The number of drink-drivers caught in the Bay has dropped - but police say repeat offenders continue to be a problem.
New figures released to the Bay of Plenty Times show 619 were nabbed between January 1 and September 4 - 157 fewer than for the same period last year. Of those drivers, nearly three-quarters were male.
In 2012, 1255 drink-drivers were nabbed in this area, an average of 105 per month, with an almost 10 per cent drop in the percentage of young drivers being prosecuted.
The number so far this year has averaged 77 a month.
Bay of Plenty road policing manager Inspector Kevin Taylor said drivers aged under 20, who now have a zero level for breath-alcohol, seemed to be getting the message.
In 2008, they represented 27.2 per cent of all prosecutions, whereas that figure dropped to 18.2 per cent last year - a reduction of 300.
Mr Taylor said despite the drop, drink-driving remained a big focus for police all year.
During 2011 and 2010 there were a total of five fatal crashes and 41 serious crashes related to alcohol and drug-impaired driving on Western Bay roads, according to the Transport Ministry. The complete 2012 crash statistics were not available.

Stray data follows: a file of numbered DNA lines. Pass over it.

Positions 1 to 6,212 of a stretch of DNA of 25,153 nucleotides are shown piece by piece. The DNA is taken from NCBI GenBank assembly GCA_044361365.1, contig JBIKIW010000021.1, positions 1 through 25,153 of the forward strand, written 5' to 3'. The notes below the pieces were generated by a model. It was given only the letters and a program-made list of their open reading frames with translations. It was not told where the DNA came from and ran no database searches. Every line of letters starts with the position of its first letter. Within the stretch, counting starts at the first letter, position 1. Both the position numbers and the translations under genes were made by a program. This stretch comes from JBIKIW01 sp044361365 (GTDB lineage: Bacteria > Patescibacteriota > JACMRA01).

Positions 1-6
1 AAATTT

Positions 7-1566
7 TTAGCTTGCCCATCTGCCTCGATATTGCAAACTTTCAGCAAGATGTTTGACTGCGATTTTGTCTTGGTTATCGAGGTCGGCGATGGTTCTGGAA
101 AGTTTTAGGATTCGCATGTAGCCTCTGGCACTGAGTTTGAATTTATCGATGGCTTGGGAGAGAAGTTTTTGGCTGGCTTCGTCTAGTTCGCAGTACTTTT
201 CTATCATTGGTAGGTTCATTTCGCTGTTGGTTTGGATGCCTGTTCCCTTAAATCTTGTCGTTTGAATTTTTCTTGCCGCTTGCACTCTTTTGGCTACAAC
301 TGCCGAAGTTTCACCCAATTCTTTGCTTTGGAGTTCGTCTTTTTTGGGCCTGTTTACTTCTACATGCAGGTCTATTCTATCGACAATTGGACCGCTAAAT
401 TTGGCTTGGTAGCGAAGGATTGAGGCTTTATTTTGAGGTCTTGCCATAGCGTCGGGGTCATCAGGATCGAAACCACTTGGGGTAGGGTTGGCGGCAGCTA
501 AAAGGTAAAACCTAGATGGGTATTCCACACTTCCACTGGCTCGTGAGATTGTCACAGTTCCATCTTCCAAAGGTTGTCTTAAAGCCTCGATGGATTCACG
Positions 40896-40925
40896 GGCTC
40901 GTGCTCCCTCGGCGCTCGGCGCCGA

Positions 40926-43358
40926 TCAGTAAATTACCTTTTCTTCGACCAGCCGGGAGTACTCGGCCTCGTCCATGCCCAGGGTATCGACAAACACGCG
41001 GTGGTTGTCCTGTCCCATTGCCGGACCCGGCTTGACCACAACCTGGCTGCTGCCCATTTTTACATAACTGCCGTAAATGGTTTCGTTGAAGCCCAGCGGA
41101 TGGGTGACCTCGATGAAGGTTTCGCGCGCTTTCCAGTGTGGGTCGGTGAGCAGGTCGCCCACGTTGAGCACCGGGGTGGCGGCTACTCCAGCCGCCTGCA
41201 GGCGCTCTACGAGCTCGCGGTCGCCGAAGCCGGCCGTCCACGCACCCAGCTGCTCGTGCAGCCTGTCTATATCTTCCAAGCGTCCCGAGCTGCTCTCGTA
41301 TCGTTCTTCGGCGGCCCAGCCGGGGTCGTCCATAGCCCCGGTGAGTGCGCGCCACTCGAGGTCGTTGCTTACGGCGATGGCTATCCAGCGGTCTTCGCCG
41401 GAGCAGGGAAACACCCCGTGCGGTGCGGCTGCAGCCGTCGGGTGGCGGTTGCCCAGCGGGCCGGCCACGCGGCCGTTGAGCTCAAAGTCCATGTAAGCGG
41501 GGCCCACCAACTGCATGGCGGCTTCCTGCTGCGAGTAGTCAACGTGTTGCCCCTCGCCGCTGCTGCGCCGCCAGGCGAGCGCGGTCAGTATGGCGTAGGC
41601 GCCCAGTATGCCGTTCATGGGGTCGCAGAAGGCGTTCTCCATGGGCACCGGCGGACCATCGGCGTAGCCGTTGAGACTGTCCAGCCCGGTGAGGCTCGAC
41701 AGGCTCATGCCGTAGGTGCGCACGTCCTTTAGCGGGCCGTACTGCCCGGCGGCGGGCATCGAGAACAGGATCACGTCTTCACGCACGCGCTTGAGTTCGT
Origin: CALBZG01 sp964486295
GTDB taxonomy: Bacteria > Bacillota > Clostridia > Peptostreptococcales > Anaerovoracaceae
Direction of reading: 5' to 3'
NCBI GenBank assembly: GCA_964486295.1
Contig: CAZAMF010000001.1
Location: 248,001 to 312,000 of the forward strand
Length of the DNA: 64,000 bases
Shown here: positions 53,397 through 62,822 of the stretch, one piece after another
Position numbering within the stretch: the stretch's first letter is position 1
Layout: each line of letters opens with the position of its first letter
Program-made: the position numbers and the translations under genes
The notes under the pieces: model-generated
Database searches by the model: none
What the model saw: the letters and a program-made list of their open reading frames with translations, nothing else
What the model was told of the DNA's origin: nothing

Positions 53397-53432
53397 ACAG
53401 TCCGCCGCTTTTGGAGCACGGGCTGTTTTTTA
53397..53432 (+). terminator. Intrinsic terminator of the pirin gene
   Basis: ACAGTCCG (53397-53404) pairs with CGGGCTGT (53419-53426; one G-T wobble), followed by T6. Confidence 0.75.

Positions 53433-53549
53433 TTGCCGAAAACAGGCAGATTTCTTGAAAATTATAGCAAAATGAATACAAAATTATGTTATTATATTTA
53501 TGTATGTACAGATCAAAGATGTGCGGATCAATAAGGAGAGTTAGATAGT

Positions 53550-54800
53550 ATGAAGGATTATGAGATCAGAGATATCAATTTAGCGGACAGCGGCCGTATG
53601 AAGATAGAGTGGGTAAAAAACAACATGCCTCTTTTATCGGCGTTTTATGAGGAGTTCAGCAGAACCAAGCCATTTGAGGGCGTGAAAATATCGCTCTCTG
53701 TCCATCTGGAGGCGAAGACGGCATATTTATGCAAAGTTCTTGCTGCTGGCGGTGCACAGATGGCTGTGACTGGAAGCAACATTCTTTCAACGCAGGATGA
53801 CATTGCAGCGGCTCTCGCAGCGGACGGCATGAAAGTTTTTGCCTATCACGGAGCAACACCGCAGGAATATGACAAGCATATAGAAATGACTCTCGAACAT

Mr Taylor said most people caught were not repeat drink-drivers but there was a small hard-core group who continued to do so.
"If people get caught they're either being incredibly arrogant or incredibly stupid, or both. My message is they need to do something about their alcohol problems, or face the consequences."
Mr Taylor said as part of the Government's 2020 safer journeys strategy, police would be continuing to focus on motorists' alcohol and driving habits, and that meant conducting more checkpoints, and breathalysing every suspected drink-driver.
"The Bay of Plenty has one of the worst drink-driving rates in country and to see the numbers reducing is good news. But while we appear to have turned the corner the battle is by no means won. The day it becomes completely unacceptable to drink and drive in this country can't come soon enough," he said.
Since last September 10, the courts have handed down 242 alcohol interlock sanctions to 220 offenders - including six in Tauranga District Court.
The New Zealand Transport Agency has issued 77 pink interlock licences nationally. A pink licence means they can only drive a car that has the breathalyser device fitted. Before the car can be driven, a person must blow into the device and it has to give a zero-alcohol reading.
Tauranga businesswoman Alison Hockly was sentenced to seven months' home detention last week after she was caught driving almost four times the limit in May.
It was her third conviction within five years.
Offenders such as Hockly have been granted approval to apply for the interlock licence, which must be used for a minimum of 12 months.
Transport Agency road safety manager Ernest Zollner said these sanctions were part of a concerted effort to reduce road deaths and injuries caused by drink-drivers.